Your physician should advise that the Altis Single Incision Sling System is not for females who have the following: are pregnant or have desire for future pregnancy • potential for further growth (e.g., adolescents) • known active urinary tract infection and/or infection in operative field • taking blood thinning medication (anti-coagulant therapy) • abnormal urethra (e.g., fistula, diverticulum) • any condition, including known or suspected pelvic pathology, which could compromise implant or implant placement, and • sensitivity/allergy to polypropylene or polyurethane.

Discuss with your physician:

  • The reason for choosing a mesh sling including the warnings, precautions and risks associated with its use
  • Alternative incontinence treatments that may be appropriate
  • The Altis sling to be implanted is permanent
  • Serious mesh associated complications may result in one or more revision surgeries
  • Partial or complete removal of the mesh may not always be possible or advisable as it may not fully correct these complications
  • New onset (de novo) complications and recurring or worsening SUI can occur
  • There may be unresolved pain with or without mesh explant and varying degrees of scarring may occur
  • Certain underlying conditions may be more susceptible to postoperative bleeding, impaired blood supply, compromised/delayed healing, mesh sling exposure or other complications

Potential additional risks versus benefits of using Altis should be considered in patients with one or more of the following: age-related underlying conditions • autoimmune disease • coagulation disorder • connective tissue disorder • debilitated or immunocompromised state • diabetes • pelvic radiation therapy or chemotherapy • physical characteristics (e.g., body mass index) • renal insufficiency • smoking-related underlying conditions, or • urinary tract anomalies.

Any future pregnancy could negate the benefits of this surgical procedure. Patients should report bleeding, pain, abnormal vaginal discharge or signs of infection at any time.

Complications are known to occur and may be immediate or delayed, localized or systemic, new onset (de novo) or worsening, acute or chronic, transient or permanent, new onset (de novo) or continuing, worsening, transient, or permanent.

Potential complications may include but are not limited to:

  • Abnormal vaginal discharge
  • Abscess
  • Adhesion
  • Allergic reaction, hypersensitivity, or abnormal (maladaptive) immune response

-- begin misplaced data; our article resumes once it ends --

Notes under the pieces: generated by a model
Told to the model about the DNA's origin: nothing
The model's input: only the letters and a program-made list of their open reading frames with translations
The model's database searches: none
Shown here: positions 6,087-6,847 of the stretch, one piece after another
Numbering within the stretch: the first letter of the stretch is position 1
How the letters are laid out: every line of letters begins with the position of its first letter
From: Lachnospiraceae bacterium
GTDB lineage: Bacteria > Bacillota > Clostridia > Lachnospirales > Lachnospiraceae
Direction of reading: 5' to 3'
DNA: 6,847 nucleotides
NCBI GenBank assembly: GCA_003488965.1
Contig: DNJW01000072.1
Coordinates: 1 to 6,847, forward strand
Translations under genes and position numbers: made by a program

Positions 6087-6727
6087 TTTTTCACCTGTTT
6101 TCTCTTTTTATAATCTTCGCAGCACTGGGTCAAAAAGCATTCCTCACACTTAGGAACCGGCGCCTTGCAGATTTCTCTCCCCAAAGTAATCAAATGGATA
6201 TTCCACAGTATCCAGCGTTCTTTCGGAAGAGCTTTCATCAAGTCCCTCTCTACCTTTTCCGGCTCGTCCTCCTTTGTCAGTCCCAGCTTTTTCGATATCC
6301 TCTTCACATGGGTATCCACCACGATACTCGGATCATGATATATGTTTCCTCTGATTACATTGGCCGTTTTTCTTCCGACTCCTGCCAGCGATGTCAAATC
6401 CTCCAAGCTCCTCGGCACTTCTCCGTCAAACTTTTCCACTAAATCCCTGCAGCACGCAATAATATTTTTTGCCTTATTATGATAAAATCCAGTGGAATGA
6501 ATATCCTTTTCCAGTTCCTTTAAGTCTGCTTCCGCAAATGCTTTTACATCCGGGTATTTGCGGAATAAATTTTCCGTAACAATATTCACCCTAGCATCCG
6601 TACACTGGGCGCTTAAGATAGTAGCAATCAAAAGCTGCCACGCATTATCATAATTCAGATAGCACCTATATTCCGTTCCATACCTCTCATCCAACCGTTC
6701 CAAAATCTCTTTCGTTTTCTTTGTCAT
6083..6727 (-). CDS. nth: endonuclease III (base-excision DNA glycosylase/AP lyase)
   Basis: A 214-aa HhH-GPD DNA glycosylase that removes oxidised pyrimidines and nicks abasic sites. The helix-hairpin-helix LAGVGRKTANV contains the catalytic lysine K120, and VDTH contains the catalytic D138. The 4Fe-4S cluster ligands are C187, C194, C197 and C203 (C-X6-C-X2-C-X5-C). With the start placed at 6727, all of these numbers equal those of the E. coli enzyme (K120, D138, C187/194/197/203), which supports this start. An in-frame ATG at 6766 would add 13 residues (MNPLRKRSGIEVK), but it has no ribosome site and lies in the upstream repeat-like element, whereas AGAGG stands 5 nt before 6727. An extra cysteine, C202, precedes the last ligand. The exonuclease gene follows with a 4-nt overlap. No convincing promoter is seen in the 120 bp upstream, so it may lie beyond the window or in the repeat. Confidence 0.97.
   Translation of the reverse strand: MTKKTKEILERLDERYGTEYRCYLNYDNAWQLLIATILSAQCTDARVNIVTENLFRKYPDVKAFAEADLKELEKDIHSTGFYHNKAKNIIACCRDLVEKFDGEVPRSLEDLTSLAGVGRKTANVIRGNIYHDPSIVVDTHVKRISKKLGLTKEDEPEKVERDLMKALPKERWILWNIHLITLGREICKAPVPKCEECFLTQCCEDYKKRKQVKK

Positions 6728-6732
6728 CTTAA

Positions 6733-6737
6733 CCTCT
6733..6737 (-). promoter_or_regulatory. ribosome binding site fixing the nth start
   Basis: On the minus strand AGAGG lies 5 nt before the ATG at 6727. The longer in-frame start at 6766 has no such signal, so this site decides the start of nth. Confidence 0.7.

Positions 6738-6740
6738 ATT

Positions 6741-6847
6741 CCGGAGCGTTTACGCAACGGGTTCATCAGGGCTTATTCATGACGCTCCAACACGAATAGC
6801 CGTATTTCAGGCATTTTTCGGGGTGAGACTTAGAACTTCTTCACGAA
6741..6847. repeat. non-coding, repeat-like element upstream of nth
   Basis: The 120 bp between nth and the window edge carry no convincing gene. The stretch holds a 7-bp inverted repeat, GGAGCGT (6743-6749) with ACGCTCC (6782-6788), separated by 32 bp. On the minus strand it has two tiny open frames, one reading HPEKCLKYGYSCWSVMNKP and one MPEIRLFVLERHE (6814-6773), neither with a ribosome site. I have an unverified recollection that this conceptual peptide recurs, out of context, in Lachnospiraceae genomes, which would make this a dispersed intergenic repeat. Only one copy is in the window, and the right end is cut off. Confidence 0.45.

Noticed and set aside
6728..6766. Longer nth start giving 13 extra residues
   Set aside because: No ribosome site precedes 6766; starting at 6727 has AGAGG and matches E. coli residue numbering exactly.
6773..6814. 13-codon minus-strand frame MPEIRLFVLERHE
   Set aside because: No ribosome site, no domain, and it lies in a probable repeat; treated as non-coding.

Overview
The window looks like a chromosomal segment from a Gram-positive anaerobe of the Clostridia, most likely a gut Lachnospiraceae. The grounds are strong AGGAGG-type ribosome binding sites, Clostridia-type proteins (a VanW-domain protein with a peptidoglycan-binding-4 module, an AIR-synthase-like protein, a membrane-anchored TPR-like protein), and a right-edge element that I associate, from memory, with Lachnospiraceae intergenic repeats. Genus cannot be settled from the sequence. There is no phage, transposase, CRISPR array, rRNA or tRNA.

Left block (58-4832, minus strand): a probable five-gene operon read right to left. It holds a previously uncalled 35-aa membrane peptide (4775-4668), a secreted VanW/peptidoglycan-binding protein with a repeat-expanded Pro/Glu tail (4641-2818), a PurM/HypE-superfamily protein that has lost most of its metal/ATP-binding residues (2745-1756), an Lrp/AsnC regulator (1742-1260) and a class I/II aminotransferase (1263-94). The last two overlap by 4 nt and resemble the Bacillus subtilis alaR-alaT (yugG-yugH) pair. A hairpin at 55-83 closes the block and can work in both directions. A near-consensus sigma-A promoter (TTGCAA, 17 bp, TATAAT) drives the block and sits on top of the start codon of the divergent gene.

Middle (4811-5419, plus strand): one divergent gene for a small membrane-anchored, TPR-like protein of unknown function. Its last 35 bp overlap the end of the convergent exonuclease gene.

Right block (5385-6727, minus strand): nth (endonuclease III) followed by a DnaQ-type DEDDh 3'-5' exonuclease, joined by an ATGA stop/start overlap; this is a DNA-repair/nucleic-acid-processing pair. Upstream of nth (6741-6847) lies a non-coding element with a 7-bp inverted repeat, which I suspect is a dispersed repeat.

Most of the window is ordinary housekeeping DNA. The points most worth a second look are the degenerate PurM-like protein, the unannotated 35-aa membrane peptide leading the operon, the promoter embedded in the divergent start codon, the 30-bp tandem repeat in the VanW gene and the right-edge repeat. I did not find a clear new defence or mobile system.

• Bladder symptoms (e.g., increased daytime frequency, urgency, nocturia (urinating more than once per night), overactive bladder, urinary incontinence)
  • Bleeding/hemorrhage or hematoma
  • Delayed/impaired/abnormal wound healing
  • Dyspareunia (painful intercourse)
  • Exposure, extrusion or erosion of mesh sling or suture into the vagina or other structures and organs
  • Fistula formation (abnormal connection or passageway that forms between two structures in the body)
  • Granuloma (small area of inflammation)/scar tissue formation
  • Hispareunia (male partner pain with intercourse)
  • Infection
  • Inflammation/irritation
  • Necrosis (tissue death)
  • Neuromuscular disorder
  • Pain
  • Palpable mesh (able to be felt by patient and/or partner)
  • Pelvic/urogenital pain
  • Perforation or injury to adjacent muscles, nerves, vessels, structures, or organs (e.g., bone, bladder, urethra, ureters, bowel, vagina)
  • Scarring
  • Seroma (fluid buildup at site of surgery)
  • Sexual dysfunction
  • Sling migration (movement)
  • Suture exposure
  • Ureteral obstruction
  • Urinary tract infection
  • Vaginal tightening/shortening
  • Voiding symptoms (e.g., dysuria (painful urination), urinary retention, incomplete emptying, bladder outlet obstruction, straining, position-dependent voiding, slow stream)
  • Wound dehiscence (re-opening of surgical incision)

This treatment is prescribed by your physician. Discuss the treatment options with your physician to understand the risks and benefits of the various options to determine if a mesh sling is right for you.

Caution: Federal law (USA) restricts this device to sale by or on the order of a physician.

Minneapolis, MN
PM-03328 02/2024